Poor Embryo Quality IVF Success

You can become a parent whether you have high or low quality embryos. Learn about poor quality embryo success rates and what to expect here.

IVF specialists promote embryo grading to determine which embryos to transfer. This grading helps embryologists select the highest quality embryos for transfer, increasing the likelihood of implantation and a successful pregnancy.  

It’s important to know that while embryo grading is important, poor-quality embryo success rates don’t necessarily mean that there’s no chance of pregnancy.

If you are not yet working with a fertility clinic, we can connect you with one. If you have embryos that are ready for transfer, fill out our simple form to take the next step toward parenthood.

What is Embryo Grading?

When embryos are created, fertility clinics check embryo development at different points to help determine which embryos are most likely to become viable pregnancies. Think of it as a quality check for embryos, where each one is carefully examined under a microscope.  When medical specialists observe embryos, the grading system helps organize the embryos from most likely and least likely to thrive.

Poor Embryo Quality: IVF Success Rates

There are plenty of IVF success stories with poor quality embryos. A lower poor-quality embryo success rate does not necessarily mean that an embryo won’t result in a clinical pregnancy and live birth. Instead, it may just mean that the embryo is not growing and developing as quickly as other embryos.  

It is not uncommon for families to have an unsuccessful round of IVF with a higher-graded embryo, then a successful round of IVF with a lower-graded embryo. Lower-quality embryos can have a chance of becoming a healthy pregnancy.

For more information about your embryos, talking to your fertility doctor can help you get more insight into your situation. If you have created embryos and they’ve already been graded or you are in the process, fill out our form. We can connect you with a surrogate who will begin preparing for the embryo transfer once you have completed the legal process.

When Are Embryos Graded?

Fertility clinics often transfer embryos on day 3 or day 5, and so on these days, embryo development is checked and the embryos that are determined to be of better quality are transferred first.

Embryo assessment is different depending on which day the clinic grades the embryo.

Day 3 Embryos [Cleavage Stage]

Day 3 embryos are graded based on cell number as well as the appearance of the cells:

  • Cell Number: Evidence shows that when embryos have 8 cells on day three, there is a higher live birth rate, while lower numbers of cells have a lower live birth rate.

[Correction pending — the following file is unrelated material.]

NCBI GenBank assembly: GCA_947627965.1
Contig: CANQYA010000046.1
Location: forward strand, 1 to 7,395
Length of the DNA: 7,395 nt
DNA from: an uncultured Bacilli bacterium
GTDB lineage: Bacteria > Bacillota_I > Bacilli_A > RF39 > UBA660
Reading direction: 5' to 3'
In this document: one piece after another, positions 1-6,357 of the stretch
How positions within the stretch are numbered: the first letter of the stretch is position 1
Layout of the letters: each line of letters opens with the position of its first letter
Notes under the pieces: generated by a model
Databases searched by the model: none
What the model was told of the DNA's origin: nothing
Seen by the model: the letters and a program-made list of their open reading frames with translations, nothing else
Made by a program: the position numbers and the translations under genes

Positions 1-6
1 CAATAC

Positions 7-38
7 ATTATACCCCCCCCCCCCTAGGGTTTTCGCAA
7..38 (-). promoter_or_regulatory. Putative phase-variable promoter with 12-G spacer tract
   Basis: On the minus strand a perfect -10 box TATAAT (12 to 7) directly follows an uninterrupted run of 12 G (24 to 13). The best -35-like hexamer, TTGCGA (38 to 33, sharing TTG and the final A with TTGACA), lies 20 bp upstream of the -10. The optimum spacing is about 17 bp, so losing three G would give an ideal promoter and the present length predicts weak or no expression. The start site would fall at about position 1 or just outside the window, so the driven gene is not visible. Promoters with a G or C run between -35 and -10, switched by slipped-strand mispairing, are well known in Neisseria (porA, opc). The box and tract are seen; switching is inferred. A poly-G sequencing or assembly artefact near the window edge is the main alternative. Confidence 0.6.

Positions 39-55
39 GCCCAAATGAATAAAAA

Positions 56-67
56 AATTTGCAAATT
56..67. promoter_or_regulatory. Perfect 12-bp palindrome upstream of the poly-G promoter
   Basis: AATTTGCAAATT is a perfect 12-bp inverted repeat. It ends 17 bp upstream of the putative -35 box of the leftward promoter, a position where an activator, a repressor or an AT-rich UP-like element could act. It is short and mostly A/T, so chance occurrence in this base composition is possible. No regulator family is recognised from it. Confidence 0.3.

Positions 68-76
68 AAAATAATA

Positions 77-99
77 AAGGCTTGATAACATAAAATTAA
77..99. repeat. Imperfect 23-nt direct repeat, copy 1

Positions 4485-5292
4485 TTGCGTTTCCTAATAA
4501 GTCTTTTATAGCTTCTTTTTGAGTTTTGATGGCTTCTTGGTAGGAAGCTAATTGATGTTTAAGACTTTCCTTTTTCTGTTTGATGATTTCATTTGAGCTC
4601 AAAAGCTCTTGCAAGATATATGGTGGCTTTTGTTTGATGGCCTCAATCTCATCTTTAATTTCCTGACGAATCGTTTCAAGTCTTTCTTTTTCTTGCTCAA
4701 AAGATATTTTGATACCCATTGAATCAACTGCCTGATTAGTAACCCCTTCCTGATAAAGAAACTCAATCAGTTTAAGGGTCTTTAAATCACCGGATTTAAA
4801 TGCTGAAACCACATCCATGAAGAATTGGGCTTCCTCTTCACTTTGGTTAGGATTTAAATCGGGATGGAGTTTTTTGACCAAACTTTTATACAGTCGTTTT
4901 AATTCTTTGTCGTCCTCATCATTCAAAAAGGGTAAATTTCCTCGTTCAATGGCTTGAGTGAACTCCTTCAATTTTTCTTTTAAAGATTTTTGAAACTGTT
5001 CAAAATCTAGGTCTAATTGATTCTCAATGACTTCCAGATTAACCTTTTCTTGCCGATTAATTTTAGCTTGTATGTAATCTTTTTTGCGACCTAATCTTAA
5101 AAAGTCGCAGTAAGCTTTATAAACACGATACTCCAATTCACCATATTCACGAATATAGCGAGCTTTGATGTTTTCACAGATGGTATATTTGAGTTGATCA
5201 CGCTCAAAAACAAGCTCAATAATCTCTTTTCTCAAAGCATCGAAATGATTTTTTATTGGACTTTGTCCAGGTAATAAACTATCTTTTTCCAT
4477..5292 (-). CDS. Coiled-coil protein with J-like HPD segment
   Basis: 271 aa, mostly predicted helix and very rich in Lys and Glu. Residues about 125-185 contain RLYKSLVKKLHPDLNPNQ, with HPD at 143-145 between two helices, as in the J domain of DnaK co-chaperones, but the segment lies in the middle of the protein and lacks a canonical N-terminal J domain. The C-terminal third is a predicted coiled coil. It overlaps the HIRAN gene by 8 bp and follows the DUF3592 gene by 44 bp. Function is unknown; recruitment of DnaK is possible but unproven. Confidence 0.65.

• Cell Appearance: Grading for cell appearance is more subjective and can depend on the fertility clinic or individual provider. Fertility specialists look for abnormal cells or structure and check for equal size and shape of cells.

Day 5 Embryos [Blastocyst Stage]

Grading embryos on day 5 is more nuanced than on day 3, and day 5 grading is less consistent across fertility clinics. By day 5, the embryo is called a blastocyst and fertility clinics look for:

  • Quality of ICM (Inner Cell Mass): The inner cells become the fetus, and medical specialists check the appearance of the inner cells for development and abnormalities.
  • Quality of TE (trophectoderm epithelium): The trophectoderm epithelium will develop the placenta and other necessary tissues that are needed to support pregnancy, which is why these cells are checked.
  • Blastocyst Expansion: As the embryo grows, a fluid-filled cavity forms (called a blastocoel). More developed or larger blastocoels can be used as markers of good-quality embryos.


Can average quality embryos become healthy babies?

Average-quality embryos can become healthy babies. Embryo quality does not necessarily mean that a child that develops from the embryo will be unhealthy. Using a higher-quality embryo is meant to increase the likelihood that a pregnancy will occur and that the pregnancy will result in a live birth.

What is a failed IVF embryo quality?

Poor quality embryos are embryos that develop abnormally or that do not develop on pace with expected development. Some embryos may fail to show healthy development and may be unable to be transferred.

Can a poor-quality egg implant?

Eggs and embryos graded as “poor” quality can still implant and become pregnancies, although the likelihood of poor-quality eggs implanting is lower.

What is the success rate of CB embryos?

CB embryos have a lower success rate than AA embryos, but the overall success rate of CB  embryos depends on the number determination that goes along with the letters. Higher numbers correspond to higher rates of successful pregnancy.

If you have poor quality embryos or do not have embryos, you can reach out here and our surrogacy professionals can help you find a path towards building your family successfully.